Drilling, seismic work and transportation disturb feeding polar bears, cause abandonment of maternity dens and generally disrupt polar bear life cycles, said Earthjustice attorney Clayton Jernigan, who filed the suit on behalf of the Center for Biological Diversity and Pacific Environment.
By issuing regulations without taking global warming into account, the lawsuit claims, the Service violated the Marine Mammal Protection Act, the National Environmental Policy Act and the Administrative Procedure Act.
The Service did not assess impacts in the context of a warming Arctic, and failed to demand that appropriate protective measures be taken by those engaged in exploration, said Kassie Siegel, Climate Program director for the Center for Biological Diversity.
Siegel was lead author of the petition that convinced the federal government in January to propose listing the polar bear as Threatened under the Endangered Species Act due to global warming.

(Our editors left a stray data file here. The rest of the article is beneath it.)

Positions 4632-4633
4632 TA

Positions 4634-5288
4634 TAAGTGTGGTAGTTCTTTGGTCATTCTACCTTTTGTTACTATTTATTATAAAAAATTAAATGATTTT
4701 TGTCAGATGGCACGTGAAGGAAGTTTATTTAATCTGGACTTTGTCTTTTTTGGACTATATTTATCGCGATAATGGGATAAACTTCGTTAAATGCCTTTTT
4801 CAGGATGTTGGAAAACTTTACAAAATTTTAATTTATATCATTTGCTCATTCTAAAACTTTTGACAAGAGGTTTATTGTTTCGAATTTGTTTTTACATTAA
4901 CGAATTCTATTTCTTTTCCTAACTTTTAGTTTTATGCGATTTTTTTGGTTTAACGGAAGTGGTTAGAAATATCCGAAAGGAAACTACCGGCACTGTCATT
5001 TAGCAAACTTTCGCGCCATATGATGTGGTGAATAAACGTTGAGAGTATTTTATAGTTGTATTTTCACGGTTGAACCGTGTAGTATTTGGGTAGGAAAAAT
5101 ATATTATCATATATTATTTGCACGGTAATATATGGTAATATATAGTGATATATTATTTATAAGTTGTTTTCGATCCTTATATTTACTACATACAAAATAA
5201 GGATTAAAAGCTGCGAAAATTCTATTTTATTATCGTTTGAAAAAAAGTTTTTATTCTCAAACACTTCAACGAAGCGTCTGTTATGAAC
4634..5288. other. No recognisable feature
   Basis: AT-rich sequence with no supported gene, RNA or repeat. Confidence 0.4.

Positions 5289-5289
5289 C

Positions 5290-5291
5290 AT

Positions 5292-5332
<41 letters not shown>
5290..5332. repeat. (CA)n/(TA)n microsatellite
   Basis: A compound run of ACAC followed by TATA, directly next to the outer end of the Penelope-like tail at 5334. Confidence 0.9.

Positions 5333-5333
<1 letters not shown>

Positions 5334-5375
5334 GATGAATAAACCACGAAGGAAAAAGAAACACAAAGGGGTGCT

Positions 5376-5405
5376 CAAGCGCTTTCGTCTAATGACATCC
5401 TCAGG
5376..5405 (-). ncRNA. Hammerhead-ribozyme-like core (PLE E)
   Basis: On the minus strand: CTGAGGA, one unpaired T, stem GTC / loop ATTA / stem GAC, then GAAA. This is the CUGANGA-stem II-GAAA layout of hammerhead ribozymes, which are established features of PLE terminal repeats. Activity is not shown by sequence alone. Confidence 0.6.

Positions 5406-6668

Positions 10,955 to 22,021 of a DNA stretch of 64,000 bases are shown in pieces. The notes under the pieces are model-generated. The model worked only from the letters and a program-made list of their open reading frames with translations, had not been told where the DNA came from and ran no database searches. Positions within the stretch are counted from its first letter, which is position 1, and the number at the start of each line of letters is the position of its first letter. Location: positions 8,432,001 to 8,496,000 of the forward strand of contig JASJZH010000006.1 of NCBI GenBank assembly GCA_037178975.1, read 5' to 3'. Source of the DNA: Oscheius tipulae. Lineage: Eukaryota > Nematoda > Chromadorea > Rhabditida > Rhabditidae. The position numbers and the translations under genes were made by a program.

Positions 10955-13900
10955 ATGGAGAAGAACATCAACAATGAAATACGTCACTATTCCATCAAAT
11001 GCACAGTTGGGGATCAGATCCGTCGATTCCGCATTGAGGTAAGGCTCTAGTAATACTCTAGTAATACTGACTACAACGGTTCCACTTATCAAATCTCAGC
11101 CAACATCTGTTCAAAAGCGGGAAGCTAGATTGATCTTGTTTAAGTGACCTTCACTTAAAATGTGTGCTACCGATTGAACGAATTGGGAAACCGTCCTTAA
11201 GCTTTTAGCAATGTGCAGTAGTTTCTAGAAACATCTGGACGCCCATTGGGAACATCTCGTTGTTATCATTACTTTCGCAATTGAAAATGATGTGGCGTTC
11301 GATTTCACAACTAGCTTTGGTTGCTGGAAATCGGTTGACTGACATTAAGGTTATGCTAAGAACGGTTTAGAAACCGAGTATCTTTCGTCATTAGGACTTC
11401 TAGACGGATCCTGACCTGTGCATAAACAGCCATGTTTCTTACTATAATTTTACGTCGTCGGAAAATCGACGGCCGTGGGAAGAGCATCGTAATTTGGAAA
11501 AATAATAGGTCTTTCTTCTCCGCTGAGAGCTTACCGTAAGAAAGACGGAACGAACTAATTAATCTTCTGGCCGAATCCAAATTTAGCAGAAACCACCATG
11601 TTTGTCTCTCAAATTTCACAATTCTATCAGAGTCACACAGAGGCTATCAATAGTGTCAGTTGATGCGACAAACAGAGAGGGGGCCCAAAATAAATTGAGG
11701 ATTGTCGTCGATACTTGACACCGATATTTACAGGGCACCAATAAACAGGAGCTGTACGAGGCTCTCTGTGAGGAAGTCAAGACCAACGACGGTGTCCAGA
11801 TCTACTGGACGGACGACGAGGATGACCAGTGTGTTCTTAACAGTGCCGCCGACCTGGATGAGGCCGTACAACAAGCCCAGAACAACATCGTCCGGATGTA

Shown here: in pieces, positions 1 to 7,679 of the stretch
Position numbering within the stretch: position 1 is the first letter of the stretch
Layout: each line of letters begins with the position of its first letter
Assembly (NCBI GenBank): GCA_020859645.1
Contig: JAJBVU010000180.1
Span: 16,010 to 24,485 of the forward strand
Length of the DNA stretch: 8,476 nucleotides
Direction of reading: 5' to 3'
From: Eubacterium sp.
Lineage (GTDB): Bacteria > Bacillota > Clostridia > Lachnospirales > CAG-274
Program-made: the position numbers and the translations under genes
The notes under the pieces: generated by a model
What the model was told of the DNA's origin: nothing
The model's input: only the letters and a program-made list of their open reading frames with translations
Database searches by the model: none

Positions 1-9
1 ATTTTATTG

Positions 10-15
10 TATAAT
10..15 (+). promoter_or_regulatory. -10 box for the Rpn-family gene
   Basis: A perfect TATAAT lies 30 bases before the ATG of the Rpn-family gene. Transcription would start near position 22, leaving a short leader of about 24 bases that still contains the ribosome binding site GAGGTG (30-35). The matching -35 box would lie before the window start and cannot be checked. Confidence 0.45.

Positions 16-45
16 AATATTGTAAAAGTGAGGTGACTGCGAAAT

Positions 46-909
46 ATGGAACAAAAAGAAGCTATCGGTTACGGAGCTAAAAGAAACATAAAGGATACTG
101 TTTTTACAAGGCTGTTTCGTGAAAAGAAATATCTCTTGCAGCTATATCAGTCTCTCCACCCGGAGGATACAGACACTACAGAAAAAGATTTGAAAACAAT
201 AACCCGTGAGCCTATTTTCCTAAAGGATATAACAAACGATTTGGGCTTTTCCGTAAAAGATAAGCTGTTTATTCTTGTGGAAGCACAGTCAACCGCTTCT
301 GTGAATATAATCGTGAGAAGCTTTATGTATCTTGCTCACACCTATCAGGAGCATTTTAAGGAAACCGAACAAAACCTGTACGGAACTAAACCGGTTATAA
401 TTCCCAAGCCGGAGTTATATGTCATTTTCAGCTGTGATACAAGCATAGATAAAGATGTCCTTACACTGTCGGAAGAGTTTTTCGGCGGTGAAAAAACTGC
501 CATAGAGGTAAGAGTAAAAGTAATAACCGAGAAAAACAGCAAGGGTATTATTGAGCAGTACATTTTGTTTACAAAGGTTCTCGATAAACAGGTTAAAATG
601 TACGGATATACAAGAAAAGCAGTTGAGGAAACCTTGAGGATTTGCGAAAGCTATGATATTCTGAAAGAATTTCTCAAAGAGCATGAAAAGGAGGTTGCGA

"The government is well aware that global warming threatens polar bears with extinction and is transforming the entire Arctic ecosystem, yet these regulations fail to take this into account," Siegel said.
Recent research confirms that global warming degrades the bears' physical condition, reduces cub survival and is linked to drowning, starvation and cannibalism among the bears, said Whit Sheard of the plaintiff group Pacific Environment.
He said the suit is aimed at preventing oil and gas exploration from further hurting the animals.
"The FWS must take a hard look at the impacts of both a changing Arctic environment and increased oil and gas development before authorizing further harm to polar bears and walrus," Sheard said.
Church Group Sentenced for Poaching Baby Leopard SharksMONTEREY, California, February 14, 2007 (ENS) - Restitution and contributions collected as a result of federal prosecution of a church-based poaching operation that removed thousands of undersized California leopard sharks from San Francisco Bay will be used to create a $1.5 million fund to help restore habitat for sharks and other wildlife.
Speaking at a press conference Monday at Monterey Bay Aquarium, U.S. Attorney Kevin Ryan joined representatives from the U.S. Fish and Wildlife Service and National Oceanic Atmospheric Administration to announce the partnership fund.
The fund includes a $500,000 contribution by the Holy Spirit Association for the Unification of World Christianity which includes the Bay Area Family Church in San Leandro, and more than $410,000 in restitution assessed to its pastor, Kevin Thompson, and five co-defendants.